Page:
Thursday, 3 October 2013

Taking the plunge



If you didn't know already, here's the set-up at Reloved Vintage.
Laura paints, I lift. That’s about it. Okay, she also sands, varnishes, buys, sells, does all the photography and design, runs the website and looks after the money side of things while I play around on Facebook. But I think you’ll agree, it’s a pretty fair partnership.
We also both have full-time day jobs.
This gets in the way a bit, but that’s the way it has always been. We work together for a magazine publishing company (we actually sit next to each other in the office) all day, then go home and get cracking on Reloved Vintage stuff for the evening/weekend.
It doesn’t leave a lot of time for much else. I have a 10-year-old daughter from a previous relationship – she stays with us every other weekend and every Monday (5 nights out of every 14, if you’re counting), so that’s another commitment that holds up work on the RV side of things.

 
That's a plate-spinner. It's an analogy. Keep up.


It’s to Laura’s credit that her hard work and perfectionism have made so many people think we’re bigger than we are. Her work is of such a high standard and her self-designed website so professional looking that we get emails from students wanting to do work experience with us (we actually were able to offer a virtual placement to one student) and people saying they’ll drop into our shop next time they’re passing.
I’m obviously very biased, but Laura’s painted furniture is among the highest standard of any I’ve seen. It is certainly of a much better finish and with far more quality control than that of some furniture sold in some well-established shops. But, I digress…
We know we’re not alone in having two jobs – there are plenty of people who work in our office who go off and earn money in other places when 5.30pm comes around – and we know that a lot of the Facebook pages we really love are run by people who paint furniture in their spare time.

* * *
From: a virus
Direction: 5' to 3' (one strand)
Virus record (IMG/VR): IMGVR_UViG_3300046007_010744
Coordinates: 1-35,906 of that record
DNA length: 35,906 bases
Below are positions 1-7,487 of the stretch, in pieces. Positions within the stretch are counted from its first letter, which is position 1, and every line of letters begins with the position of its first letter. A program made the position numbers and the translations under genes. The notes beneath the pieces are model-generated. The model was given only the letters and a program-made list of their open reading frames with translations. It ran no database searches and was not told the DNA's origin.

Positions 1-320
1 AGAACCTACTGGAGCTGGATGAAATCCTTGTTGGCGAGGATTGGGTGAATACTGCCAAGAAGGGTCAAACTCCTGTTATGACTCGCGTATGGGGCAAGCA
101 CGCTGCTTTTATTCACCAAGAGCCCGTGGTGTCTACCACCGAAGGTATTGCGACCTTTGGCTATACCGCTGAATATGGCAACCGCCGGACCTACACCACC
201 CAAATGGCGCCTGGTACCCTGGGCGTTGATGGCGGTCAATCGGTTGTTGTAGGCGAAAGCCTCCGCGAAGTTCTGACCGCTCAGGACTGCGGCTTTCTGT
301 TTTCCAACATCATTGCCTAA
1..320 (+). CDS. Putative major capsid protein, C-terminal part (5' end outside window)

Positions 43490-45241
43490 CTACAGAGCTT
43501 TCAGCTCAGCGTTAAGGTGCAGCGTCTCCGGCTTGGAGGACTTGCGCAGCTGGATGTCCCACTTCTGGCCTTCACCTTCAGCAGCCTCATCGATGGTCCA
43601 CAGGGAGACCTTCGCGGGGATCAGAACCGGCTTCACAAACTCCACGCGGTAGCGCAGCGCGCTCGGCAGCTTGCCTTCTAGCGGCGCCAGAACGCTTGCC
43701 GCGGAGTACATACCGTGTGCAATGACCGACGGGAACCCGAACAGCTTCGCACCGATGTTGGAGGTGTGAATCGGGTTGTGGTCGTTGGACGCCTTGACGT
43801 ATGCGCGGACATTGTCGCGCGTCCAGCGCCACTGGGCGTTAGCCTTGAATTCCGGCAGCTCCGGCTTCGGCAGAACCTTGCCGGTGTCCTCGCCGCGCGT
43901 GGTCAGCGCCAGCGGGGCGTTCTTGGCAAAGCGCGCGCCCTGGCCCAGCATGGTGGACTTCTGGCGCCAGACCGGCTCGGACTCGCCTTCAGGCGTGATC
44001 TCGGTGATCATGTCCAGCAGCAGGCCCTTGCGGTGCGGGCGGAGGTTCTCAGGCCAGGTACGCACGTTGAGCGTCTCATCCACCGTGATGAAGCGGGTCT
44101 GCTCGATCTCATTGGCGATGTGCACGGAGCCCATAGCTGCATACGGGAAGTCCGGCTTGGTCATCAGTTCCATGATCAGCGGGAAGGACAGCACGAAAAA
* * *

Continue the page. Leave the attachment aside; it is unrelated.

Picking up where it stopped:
There are also lots of people who paint furniture full-time. These people have either taken a big risk in giving up a reliable source of income (good for you), or have found themselves out of work for one reason or another (good for you), or perhaps don’t actually need to work, but enjoy the painting as a hobby and a few extra quid (want to swap?).
Our day jobs aren’t particularly well-paid, we don’t own our own home and neither of us has any money to fall back on. If Laura gave up her job and had a very quiet month on the furniture front, we’d really struggle to get by on my wage alone.
If we both gave up our jobs the rent probably wouldn’t get paid and we’d have to start hunting squirrels for dinner.

Squirrel: probably tastes quite nutty


These scenarios can be seen two ways – as motivation to do well, or as a sign that the risk is too big.
If one of us is to go full-time on RV, it will be Laura (she does all the work, so it makes sense) that way I’ll still have a steady income (though I wish someone had told me, 25 years ago, that there’s no money in journalism, so pay attention in your maths lessons instead) and I can still offer my delivery/selling services for evenings and weekend events.
I’m certain Laura could, given all week to source, paint and sell furniture, make a good living. Probably good enough for me to give up work and join her a few months/years down the line, so we can grow the business.
So why not do it? Why not just take the plunge?
Because it’s scary. Very scary.
The thought of having no money is an unpleasant one – we’ve both been there before, in different ways, and it’s not fun.
Have you been in this position? What did you do? Should we just man up and go for it? We’d love to hear your advice and experiences.